Surveys given during the 2011-2012 academic year at Ohio University indicated that sustainability literacy on campus is in a developing stage. Respondents recognize vague concepts of sustainability but not specific details such as standard definitions or the relationships between various sustainability concepts. Only 39.1% of respondents recognized the standard Brundtland definition as the best definition of sustainability; only 17.6% of respondents had calculated their own carbon footprint; and though the majority of respondents recognized many tenets of sustainability, only 23% of respondents recognized either infrastructure or social justice as components of sustainability. Data from these surveys can be used as a baseline to evaluate strategies to increase sustainability literacy on campus.
Only 39.1% of respondents chose the standard Brundtland definition as the best definition of sustainability. The rest chose definitions which captured only some of the concepts of sustainability (environmental concerns, definition A: 25.6%; personal responsibility and environmental concerns, definition B: 22.7%; ecological balance, definition D: 8.8%; or other (respondent-written definitions covering various aspects of sustainability), no answer: 3.8%). Although respondents could have been aware of the Brundtland definition but not felt it was the best definition, the responses seem to indicate that a majority of respondents are not familiar with the standard sustainability definition.

The majority of respondents at Ohio University have not taken a carbon footprint quiz, which is a method of measuring individual sustainability. Only 17.7% of respondents had taken a carbon footprint quiz. Since carbon footprint quizzes are easy to administer, easy to take, and cover many concepts of sustainability, requiring carbon footprint quizzes in some Ohio University courses could be a simple strategy for increasing sustainability literacy on campus.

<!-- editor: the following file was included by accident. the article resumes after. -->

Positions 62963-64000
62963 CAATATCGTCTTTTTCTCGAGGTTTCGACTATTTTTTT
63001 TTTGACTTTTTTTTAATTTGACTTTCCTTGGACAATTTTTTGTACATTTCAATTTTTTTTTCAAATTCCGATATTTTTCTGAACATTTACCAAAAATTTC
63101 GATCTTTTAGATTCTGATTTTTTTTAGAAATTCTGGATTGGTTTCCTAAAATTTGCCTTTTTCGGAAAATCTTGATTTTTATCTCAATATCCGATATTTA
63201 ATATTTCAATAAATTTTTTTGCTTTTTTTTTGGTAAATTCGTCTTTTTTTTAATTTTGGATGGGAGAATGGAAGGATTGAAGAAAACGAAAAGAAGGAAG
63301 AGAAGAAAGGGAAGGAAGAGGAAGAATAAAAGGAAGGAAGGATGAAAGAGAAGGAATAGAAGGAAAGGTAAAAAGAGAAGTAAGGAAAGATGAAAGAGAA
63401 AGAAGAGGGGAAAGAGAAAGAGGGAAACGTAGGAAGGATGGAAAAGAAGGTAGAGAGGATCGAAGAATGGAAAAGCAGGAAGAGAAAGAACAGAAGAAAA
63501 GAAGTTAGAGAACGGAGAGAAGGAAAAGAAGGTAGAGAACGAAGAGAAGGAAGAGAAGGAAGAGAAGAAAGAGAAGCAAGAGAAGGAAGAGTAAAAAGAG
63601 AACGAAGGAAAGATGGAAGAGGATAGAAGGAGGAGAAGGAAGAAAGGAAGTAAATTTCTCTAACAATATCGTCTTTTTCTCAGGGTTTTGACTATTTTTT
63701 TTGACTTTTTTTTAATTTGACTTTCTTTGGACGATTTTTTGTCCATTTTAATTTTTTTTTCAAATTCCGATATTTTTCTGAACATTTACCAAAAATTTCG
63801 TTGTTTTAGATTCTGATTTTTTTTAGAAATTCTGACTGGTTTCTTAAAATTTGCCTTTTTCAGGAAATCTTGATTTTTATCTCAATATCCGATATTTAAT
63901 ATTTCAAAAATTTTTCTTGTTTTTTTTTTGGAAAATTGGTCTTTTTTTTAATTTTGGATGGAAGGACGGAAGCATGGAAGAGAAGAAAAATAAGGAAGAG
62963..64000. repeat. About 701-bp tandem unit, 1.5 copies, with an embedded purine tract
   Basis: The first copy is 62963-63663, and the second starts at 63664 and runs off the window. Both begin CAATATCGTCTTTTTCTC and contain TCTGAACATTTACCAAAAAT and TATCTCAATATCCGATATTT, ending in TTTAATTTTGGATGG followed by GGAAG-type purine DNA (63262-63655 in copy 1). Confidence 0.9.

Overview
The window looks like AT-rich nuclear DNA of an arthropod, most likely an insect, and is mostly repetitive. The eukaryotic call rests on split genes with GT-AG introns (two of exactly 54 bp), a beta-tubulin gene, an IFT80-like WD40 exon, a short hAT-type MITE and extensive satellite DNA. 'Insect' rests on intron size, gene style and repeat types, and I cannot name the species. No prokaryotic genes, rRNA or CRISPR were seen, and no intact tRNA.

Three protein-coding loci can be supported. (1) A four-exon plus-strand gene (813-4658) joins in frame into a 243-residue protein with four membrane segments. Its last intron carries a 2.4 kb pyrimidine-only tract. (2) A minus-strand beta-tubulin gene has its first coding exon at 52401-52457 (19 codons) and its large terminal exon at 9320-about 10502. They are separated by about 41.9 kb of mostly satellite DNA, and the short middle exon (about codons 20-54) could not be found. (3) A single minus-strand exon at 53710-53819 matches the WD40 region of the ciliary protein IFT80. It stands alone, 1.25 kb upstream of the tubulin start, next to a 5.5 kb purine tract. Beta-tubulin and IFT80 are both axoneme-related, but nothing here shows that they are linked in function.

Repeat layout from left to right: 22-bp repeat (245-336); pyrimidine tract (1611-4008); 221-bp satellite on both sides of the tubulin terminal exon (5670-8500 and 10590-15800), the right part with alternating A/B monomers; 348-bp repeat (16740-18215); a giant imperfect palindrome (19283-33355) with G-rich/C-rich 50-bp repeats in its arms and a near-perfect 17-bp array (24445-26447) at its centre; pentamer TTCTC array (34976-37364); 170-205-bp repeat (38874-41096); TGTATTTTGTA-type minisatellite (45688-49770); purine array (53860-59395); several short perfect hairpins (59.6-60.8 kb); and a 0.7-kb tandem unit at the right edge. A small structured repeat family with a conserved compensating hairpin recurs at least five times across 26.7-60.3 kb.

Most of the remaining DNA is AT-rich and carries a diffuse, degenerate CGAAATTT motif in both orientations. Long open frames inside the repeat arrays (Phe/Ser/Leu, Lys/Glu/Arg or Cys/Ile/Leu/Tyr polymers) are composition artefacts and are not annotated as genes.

Answers to the third question, “what does sustainability mean to you?”, indicate that the majority of respondents have at least a vague understanding of sustainability concepts, but are not aware of the details of the relationship between sustainability and many aspects of campus life. For example, energy usage and corresponding costs could be cut drastically if the infrastructure on campus was more energy efficient, but only 23% of respondents saw infrastructure as an aspect of sustainability. Social justice, a basic tenet of Ohio University’s Sustainability Plan, was also only considered a component of sustainability by 23% of respondents. Other categories that received lower scores were personal wellness, living simply, and behavior change. These categories could be targeted in a campus-wide sustainability awareness campaign.


The website URL where information about the literacy assessment(s) is available:
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The information presented here is self-reported. While AASHE staff review portions of all STARS reports and institutions are welcome to seek additional forms of review, the data in STARS reports are not verified by AASHE. If you believe any of this information is erroneous or inconsistent with credit criteria, please review the process for inquiring about the information reported by an institution and complete the Data Inquiry Form.